The brethren frequently now descended from Monte Senario to visit other parts of Italy in search of proselytes ; and a church and monastery rose at Caffaggiolo, which were dedicated to the SS. Annunziata, or the Virgin of the Annunciation.

The reputation of the Servi di Maria was, however, really established by their great saint, Filippo Benizzi, the son of Jacopo Benizzi and Albaverde Frescobaldi. Filippo was born in the family palace facing the Palazzo Guicciardini, near the Piazza de’ Pitti. He received his education in the Universities of Paris and Padua, and, at the age of nineteen, returned to Florence, intending to practise as a physician. To quote the words of Mrs. Jameson : ` One day, as he attended mass in the Church of the SS. Annunziata, he was startled by the words in the epistle of the day : ” Draw nigh and join thyself to the chariot,” and going home full of meditation, he threw himself on his bed. In his dreams he beheld the Virgin seated in a chariot ; she called him to draw near, and to join her servants. He obeyed the vision, and retired to Monte Senario, where such was his modesty and humility that the brethren did not for a long time discover his talents.’ Filippo joined the Order fifteen years after its foundation in 1247 ; the various miracles attributed to him are recorded by Andrea del Sarto in his frescoes in the SS. Annunziata.

In the year 1412, one of the family Della Stufa, dying without children, bequeathed a sum of money for the enlargement of the monastery and for the repair of the church. A century and a half later, in 1596, the Grand Duke Ferdinand I., brother of Francis I., and the instigator of the murders of his sister Isabella Orsini, and of his sister-in-law Eleanora, and the supposed murderer of Francis himself, and his, Duchess Bianca Cappello, exhibited his piety by giving money to rebuild the monastery. He was hunting in the neighbourhood of Pratolino, and unexpectedly came upon the Hermitage, the residence of the founders, and was so delighted with the friars, that when the new monastery was nearly finished, Ferdinand brought his young wife Christina of Lorraine to visit it.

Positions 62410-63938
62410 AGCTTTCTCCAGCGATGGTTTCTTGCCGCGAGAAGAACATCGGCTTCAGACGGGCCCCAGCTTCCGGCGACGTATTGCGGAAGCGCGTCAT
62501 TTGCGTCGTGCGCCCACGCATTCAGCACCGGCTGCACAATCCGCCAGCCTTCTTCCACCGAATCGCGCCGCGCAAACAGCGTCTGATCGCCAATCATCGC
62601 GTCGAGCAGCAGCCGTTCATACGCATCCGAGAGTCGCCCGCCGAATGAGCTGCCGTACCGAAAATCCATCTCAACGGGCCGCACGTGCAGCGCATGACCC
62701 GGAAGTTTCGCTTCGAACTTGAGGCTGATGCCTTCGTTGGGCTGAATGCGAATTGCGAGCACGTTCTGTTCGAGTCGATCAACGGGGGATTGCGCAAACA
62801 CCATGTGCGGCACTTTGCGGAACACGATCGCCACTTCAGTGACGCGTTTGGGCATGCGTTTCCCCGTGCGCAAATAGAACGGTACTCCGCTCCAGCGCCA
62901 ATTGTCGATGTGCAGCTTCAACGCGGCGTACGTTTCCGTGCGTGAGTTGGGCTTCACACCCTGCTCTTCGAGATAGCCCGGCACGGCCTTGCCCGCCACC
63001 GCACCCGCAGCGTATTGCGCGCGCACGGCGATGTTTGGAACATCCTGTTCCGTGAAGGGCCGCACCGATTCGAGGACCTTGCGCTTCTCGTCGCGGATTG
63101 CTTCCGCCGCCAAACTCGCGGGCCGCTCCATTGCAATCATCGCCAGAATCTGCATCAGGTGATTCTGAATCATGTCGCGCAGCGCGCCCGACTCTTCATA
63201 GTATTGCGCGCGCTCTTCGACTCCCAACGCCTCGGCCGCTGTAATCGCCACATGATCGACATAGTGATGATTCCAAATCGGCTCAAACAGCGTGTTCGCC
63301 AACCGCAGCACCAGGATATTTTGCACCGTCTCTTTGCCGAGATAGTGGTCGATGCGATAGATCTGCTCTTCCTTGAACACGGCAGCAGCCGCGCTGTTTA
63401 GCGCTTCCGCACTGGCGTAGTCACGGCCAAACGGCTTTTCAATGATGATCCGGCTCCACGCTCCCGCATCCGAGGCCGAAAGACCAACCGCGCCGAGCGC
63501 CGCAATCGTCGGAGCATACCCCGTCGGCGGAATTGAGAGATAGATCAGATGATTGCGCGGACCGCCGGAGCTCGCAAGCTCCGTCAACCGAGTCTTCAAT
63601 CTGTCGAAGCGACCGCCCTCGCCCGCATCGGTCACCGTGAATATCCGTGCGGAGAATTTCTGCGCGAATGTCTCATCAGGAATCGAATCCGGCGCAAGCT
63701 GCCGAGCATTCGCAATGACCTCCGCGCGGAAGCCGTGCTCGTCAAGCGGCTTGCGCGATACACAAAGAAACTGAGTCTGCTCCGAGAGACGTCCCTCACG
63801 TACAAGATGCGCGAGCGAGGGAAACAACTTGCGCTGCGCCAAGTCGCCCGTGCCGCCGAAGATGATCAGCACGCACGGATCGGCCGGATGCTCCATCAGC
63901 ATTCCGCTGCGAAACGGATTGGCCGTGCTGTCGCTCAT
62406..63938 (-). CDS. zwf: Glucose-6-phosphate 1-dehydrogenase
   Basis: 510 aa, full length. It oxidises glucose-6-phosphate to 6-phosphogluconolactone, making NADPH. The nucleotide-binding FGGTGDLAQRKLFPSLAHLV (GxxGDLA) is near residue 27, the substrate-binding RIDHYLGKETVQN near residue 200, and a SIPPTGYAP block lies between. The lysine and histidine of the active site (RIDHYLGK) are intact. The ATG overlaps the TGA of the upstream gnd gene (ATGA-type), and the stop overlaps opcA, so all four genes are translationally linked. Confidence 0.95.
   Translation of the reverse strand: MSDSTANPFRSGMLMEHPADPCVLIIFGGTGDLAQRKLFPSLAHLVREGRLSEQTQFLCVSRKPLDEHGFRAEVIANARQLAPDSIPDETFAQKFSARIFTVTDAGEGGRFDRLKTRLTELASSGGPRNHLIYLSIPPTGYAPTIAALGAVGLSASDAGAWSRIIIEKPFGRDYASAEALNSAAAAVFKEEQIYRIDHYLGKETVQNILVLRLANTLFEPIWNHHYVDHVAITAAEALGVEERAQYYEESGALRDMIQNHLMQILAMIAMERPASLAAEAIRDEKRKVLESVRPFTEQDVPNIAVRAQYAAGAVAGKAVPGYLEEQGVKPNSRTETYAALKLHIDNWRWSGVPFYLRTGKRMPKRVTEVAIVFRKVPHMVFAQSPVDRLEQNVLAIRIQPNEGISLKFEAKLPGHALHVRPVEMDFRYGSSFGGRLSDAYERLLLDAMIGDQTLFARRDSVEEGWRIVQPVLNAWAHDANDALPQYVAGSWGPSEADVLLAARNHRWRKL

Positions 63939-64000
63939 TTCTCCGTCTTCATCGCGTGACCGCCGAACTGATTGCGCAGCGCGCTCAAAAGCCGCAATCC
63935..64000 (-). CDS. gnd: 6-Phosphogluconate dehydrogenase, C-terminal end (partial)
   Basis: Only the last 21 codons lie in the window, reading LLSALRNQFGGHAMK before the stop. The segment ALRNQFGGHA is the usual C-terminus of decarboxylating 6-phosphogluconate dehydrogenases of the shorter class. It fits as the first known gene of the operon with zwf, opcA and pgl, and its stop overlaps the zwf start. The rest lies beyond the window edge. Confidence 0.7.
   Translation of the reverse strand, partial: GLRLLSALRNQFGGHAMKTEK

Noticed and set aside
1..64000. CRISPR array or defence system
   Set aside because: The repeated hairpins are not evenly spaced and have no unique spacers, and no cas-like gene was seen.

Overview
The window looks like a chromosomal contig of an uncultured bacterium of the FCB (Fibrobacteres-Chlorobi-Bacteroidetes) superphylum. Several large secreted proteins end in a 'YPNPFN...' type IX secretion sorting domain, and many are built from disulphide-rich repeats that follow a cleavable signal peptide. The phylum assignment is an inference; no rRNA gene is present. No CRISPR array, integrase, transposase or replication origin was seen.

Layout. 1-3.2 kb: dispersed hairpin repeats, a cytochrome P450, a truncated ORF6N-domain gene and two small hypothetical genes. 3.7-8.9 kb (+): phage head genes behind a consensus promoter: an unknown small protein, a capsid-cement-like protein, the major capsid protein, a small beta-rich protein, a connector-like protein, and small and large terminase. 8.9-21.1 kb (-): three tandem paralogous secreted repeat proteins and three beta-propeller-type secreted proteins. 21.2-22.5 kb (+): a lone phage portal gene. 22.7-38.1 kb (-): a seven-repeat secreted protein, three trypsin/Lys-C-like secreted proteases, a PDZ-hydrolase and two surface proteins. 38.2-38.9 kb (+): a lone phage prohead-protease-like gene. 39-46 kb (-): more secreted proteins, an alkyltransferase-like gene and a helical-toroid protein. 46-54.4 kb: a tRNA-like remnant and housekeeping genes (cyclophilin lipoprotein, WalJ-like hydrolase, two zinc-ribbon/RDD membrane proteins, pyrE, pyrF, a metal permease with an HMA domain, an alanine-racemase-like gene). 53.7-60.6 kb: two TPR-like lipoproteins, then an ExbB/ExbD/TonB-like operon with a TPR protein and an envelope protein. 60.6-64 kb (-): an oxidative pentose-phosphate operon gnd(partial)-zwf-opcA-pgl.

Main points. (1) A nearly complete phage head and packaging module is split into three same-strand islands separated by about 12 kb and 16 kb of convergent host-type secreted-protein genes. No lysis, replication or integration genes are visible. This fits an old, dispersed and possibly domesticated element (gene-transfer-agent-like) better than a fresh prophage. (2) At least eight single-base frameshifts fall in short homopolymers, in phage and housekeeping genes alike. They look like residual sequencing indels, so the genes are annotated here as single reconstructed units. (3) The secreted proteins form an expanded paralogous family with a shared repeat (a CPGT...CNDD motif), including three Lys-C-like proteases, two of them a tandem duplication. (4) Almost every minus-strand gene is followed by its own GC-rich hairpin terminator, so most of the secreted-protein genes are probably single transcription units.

Pietro Leopoldo I. suppressed the monastery in 1777, but it revived under later and less enlightened sovereigns.

Near the entrance to the Hermitage, as it is still called, are two modern statues representing the Beato Bonfiglio Monaldi, the first General of the Order, and San Filippo Benizzi. They stand on a green sward outside the convent, the doors of which are still closed to all females, though the brethren kindly admit both sexes to visit the lovely woods around. A bell and clock tower are at the entrance of the building ; on the tower is a representation of the Virgin of Sorrows, and for a motto, the prayer of her servants, ` Dolore quos genuisti salva filios.’

Around the little court of entrance are other reliefs, descriptive of the seven sorrows of the Mother of our Lord. The grotto in which one of the founders, the Beato Manetto dell’ Antella, died in 1268, is still shown, and is reached through the woods. Several other grottoes, which were formerly inhabited by the Hermits, are also preserved for the visits of pious pilgrims, who are promised a hundred days’ indulgence for their sins, in reward for prayers offered up at these shrines.

The view into the Valley of the Mugello, the country of Giotto, from Monte Senario, is extremely beautiful. At no great distance is the Abbey of Buonsollazzo (good comfort), on whose site Hugh of Brandenburg, Viceroy of Tuscany for the Emperor Otho III., beheld a vision so terrible, that he resolved to expiate his sins by founding this abbey, and, shortly after-wards, he built the Abbey, or Badia, of Florence.